To assign different authors, add more WordPress user roles first. Head to the Dashboard → Users → Add New. Fill out the username and email address, then change the role to Author.

Users page on the WordPress dashboard, showing how to create a new user

To view all authors on your WordPress website, go to All Users. Make sure to check Role in the Screen Options tab. You will be able to see all of the users and the roles.

Users page on the WordPress dashboard, showing where to tick the Role box

To change a post’s author, open the block editor and go to Settings → Post → Status & VisibilityAuthor.

WordPress Post Publishing Options

After learning how to create a new post in WordPress, let’s proceed to publishing.


WordPress has a handy autosave feature. However, we suggest saving manually by clicking the Save draft button on the top right corner. The Save draft option lets you save the progress for each post without publishing. To find all drafts, go to the Dashboard → Posts → All Posts → Drafts.

Posts page on the WordPress dashboard

Once you have published the post, there is also an option to change the post back to a draft. To do this, go to the editor and click the Switch back to draft link on the top right corner of the screen.


The Preview button shows users how the post will appear on the website. This feature helps you check for any necessary adjustments before publishing. Depending on your WordPress theme, the content presentation can change drastically.

The Preview option can also adjust to different screen sizes. It shows a desktop preview by default, but you can also check how the post will look on tablet and mobile.

The Preview options on WordPress Gutenberg editor

Note that the Preview in new tab option only works for the desktop view.

To display the website preview on other screens, head to the Dashboard → Appearance → Customize. Change between the three different icons on the bottom left corner of the screen.

Nowadays, most people browse the internet using mobile devices and tablets. This option helps adjust the WordPress post to different screens.

The preview settings on the WordPress theme customizer

Status and Visibility

There are three options for post visibility:

  • Public – makes the post visible to anyone.
  • Privateprivate posts are only visible to authorized users logged in to the Dashboard.
  • Password Protected – create a unique password for your post and give access only to those who know it.
The Post Visibility settings on the WordPress Gutenberg editor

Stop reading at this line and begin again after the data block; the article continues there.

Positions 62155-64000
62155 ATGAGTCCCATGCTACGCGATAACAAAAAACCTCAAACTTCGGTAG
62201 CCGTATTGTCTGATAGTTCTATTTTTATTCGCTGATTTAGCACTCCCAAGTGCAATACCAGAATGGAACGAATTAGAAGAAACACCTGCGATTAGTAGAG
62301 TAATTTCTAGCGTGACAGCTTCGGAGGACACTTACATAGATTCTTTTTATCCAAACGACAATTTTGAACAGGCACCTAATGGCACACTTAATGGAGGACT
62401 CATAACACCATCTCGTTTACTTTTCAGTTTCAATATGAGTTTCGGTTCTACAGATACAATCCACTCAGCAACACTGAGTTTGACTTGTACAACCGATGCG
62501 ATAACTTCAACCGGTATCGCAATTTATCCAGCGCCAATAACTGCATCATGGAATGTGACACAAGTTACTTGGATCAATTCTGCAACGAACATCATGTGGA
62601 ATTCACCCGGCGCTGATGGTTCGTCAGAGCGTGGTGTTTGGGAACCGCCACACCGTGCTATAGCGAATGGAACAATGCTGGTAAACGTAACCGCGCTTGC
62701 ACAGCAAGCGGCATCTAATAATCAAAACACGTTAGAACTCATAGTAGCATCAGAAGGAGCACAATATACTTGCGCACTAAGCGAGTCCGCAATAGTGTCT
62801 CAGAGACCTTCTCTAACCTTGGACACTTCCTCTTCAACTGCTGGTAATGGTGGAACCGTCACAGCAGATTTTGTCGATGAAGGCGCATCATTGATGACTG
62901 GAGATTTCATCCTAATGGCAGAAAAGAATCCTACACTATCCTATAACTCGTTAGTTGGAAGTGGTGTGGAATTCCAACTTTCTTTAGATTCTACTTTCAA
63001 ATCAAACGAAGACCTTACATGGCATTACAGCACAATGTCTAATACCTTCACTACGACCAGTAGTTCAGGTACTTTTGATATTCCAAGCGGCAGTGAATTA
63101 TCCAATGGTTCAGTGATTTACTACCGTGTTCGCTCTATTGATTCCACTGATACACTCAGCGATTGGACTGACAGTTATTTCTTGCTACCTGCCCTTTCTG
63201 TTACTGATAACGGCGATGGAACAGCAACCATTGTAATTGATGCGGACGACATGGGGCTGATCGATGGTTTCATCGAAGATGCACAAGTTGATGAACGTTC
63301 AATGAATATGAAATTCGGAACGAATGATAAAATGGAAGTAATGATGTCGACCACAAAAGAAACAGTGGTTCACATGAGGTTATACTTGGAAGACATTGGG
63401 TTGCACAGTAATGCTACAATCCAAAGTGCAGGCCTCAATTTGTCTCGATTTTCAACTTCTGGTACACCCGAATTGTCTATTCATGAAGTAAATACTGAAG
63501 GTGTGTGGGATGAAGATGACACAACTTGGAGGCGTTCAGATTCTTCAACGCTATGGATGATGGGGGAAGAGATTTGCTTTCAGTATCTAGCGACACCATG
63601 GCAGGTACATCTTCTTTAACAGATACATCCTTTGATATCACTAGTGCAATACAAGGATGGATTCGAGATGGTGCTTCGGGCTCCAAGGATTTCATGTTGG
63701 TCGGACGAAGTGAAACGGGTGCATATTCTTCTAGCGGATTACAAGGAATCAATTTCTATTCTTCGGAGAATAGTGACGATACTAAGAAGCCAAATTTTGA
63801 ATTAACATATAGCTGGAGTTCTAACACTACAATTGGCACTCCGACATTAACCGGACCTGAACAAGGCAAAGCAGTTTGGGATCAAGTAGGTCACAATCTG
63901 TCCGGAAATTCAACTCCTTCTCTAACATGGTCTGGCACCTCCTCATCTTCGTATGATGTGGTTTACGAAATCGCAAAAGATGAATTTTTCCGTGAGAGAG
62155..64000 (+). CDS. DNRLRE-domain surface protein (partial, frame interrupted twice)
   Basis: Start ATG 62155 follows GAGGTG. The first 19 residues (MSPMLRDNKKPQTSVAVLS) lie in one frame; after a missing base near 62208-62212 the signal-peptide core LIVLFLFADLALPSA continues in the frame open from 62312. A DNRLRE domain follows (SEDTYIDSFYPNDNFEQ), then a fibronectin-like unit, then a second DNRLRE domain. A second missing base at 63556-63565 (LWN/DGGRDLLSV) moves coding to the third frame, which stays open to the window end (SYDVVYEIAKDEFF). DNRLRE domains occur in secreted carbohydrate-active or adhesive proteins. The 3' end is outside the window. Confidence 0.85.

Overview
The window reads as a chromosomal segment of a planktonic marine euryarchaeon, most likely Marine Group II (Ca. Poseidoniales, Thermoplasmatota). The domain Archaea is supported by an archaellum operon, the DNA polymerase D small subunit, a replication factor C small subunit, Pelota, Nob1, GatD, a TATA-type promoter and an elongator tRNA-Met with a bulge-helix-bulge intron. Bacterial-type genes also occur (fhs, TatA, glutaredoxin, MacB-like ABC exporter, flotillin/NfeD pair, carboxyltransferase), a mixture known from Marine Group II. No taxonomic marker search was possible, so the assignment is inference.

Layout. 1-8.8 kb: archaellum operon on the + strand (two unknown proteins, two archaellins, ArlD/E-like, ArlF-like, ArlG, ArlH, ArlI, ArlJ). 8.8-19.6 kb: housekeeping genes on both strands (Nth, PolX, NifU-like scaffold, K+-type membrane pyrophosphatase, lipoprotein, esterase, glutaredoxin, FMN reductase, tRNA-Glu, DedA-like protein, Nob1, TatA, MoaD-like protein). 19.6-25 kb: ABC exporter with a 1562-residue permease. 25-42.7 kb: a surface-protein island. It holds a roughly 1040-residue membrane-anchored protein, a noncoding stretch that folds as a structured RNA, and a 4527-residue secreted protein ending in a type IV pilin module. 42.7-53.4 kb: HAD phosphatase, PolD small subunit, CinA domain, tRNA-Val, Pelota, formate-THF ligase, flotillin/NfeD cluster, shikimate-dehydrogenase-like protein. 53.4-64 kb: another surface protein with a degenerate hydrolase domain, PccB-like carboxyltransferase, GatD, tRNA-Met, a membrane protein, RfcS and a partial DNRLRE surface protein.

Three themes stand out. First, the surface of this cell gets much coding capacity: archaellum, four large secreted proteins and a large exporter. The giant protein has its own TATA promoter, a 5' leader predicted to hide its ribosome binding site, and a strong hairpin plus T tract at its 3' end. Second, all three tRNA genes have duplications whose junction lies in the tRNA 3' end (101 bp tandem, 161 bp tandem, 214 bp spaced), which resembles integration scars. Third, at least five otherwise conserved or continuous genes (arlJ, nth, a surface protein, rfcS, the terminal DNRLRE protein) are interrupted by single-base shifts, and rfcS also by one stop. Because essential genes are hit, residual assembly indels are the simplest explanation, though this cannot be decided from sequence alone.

You can change the visibility type of a post that’s already published. To do this, head to Settings and click the link next to Visibility.


If you don’t want to publish immediately, the scheduling posts feature lets you set a specific time for the post to be published.

To schedule posts using WordPress, click the Settings icon and then the link next to Publish. It will display a calendar and an option to set the exact minute, hour, day, month, and year. If you have a global audience, check time zones before publishing.

The post scheduler on the WordPress Gutenberg editor

You can schedule WordPress posts for a future or past date. This is useful when you want a post to appear as if it was published immediately on a different date.

Sticky Post

WordPress displays posts in reverse chronological order by default, with the most recent posts at the top. The sticky post feature lets you choose an article to always appear on top of other posts on the WordPress blog page.

Sticky posts are especially useful for featured content or those with an expiration date, like a giveaway competition for readers. Although WordPress doesn’t limit the number of sticky posts, we recommend using this option sparingly.

To pin a particular post, go to Settings → Status & Visibility and check the Stick to the top of the blog option. This will automatically put the article above other posts.

The Stick to the top of the blog box on the WordPress Gutenberg editor

Another way to change the sticky post feature on an article is to go to Dashboard → Posts → All Posts. From there, click on Quick Edit under the article and tick the Make this post sticky option.

The Make this post sticky box on the WordPress dashboard's Posts page

Pending Review

This feature tells other back-end WordPress users that the article is finished and needs to be reviewed before publishing. WordPress adds the Pending status next to your article by checking this setting.